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  1. Sequential Learning James B. Elsner and Thomas H. Jagger Department of Geography, Florida State University Some material based on notes from a one-day short course on Bayesian modeling and prediction given by David Draper (http://www.ams.ucsc.edu/~draper)

  2. The conditional probability of an event B in relationship to an event A is the probability of that event B occurs given that A has already occurred. P(B|A): conditional probability of B given A. P(B|A) = P(A and B)/P(A) P(A and B): probability of events A and B both occurring. Imagine that A refers to “customer buys product A” and B refers to “customer buys product B”. P(A|B) would then read as the “probability that a customer will buy product A given that they have bought product B.” If A tends to occur when B occurs, then knowing that B has occurred allows you to assign a higher probability to A's occurrence than in a situation in which you did not know that B occurred. P(A) P(B) P(A and B)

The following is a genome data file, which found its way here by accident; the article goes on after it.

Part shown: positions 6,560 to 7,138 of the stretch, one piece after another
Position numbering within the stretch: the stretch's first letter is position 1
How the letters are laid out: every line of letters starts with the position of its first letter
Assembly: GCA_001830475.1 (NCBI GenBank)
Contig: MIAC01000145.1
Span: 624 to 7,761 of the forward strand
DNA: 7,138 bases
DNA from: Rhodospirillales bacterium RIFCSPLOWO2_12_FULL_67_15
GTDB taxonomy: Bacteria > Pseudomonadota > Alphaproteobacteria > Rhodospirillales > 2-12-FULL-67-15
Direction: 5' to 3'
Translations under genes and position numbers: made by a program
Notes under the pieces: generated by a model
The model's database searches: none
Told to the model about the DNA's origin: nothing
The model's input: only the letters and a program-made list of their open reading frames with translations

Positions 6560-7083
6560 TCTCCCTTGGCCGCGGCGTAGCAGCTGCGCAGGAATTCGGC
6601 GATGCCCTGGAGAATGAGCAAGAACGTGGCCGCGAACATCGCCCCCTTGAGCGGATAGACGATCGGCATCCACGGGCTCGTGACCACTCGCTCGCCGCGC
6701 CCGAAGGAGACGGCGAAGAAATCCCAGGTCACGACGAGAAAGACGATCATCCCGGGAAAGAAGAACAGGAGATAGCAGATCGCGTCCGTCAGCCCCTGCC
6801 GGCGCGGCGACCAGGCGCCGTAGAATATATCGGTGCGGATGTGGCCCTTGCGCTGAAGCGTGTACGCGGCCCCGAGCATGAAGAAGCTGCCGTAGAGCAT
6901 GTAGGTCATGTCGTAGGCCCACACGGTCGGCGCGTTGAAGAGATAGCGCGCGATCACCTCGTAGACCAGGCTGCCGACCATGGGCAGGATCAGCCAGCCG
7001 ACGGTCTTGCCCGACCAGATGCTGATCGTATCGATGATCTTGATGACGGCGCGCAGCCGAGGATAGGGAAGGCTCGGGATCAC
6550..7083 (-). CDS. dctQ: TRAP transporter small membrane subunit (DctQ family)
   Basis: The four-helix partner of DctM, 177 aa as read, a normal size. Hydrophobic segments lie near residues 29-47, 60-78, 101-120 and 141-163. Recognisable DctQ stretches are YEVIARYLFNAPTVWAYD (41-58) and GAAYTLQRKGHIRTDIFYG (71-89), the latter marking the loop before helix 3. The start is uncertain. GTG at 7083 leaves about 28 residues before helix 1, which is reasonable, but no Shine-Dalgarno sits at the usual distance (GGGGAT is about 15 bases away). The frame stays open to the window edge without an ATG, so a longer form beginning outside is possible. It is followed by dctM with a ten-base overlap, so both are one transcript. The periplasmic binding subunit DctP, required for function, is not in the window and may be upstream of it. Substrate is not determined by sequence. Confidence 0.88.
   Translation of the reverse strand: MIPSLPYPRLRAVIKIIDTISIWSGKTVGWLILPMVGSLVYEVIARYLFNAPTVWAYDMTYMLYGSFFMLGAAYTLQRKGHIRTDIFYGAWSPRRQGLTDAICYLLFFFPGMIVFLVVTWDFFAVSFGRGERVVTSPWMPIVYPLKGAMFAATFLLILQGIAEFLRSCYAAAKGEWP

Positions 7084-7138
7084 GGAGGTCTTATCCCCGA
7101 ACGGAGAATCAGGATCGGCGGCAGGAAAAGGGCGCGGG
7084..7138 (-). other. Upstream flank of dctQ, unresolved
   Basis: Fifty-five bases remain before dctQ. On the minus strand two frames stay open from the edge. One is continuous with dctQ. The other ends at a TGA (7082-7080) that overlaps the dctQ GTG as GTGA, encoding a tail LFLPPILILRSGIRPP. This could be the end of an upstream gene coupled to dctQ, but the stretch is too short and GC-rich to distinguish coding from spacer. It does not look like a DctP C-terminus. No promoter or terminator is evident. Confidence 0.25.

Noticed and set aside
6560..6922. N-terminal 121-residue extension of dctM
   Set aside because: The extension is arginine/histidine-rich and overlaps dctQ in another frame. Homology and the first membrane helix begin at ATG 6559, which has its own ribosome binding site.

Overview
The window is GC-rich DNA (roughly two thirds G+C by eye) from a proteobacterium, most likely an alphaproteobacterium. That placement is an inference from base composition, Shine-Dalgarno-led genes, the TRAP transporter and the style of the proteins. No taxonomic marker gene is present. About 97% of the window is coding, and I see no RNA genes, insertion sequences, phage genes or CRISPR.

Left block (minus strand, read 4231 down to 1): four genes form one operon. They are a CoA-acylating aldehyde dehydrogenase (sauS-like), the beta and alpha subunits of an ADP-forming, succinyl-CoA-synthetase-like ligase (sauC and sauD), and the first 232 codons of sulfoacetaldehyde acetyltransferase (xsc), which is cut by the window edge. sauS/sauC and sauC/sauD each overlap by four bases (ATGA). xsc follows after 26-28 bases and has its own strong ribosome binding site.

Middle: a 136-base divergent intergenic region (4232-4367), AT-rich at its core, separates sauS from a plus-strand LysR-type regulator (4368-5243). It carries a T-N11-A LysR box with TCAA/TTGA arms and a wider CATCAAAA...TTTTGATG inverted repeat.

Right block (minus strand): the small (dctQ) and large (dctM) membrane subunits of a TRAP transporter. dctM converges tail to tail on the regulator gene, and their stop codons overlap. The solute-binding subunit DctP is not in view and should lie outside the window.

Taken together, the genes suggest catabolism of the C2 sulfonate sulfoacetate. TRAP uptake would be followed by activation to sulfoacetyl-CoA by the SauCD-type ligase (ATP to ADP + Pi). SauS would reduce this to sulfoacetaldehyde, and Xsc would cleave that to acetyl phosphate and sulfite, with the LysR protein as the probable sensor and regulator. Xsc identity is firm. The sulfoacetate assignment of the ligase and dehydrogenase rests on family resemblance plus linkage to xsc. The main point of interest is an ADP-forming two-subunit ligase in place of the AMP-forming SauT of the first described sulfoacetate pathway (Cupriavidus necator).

3. I have two children. At least one is a boy. What is the probability that I have two boys? Event D = {At least one is a boy} Event C = {Both are boys} P(C|D) = ? First child Second child # boys Probability } ½ 2 ¼ B2 ½ B1 ¾ 1 ¼ ½ G2 ½ B2 1 ¼ ½ G1 ½ G2 1 ¼ P(C|D) = P(C and D) / P(C) = P(both are boys) /P(at least one is a boy) = ¼ / ¾ = 1/3

  4. The answer is counterintuitive to some degree. I think there are at least • two reasons why. • Semantics. Mistaking event C (at least one is a boy) with a particular • child being a boy. • For example, conditioning on B1 instead of C gives • P(D|B1) = P(B1 and D) / P(B1) = P(both boys)/P(first boy) • = ¼ / ½ = ½. • Confusion as to why we need to assign a probability to our data. Event • C (at least one is a boy) appears as a statement of fact that needs no • probability assignment.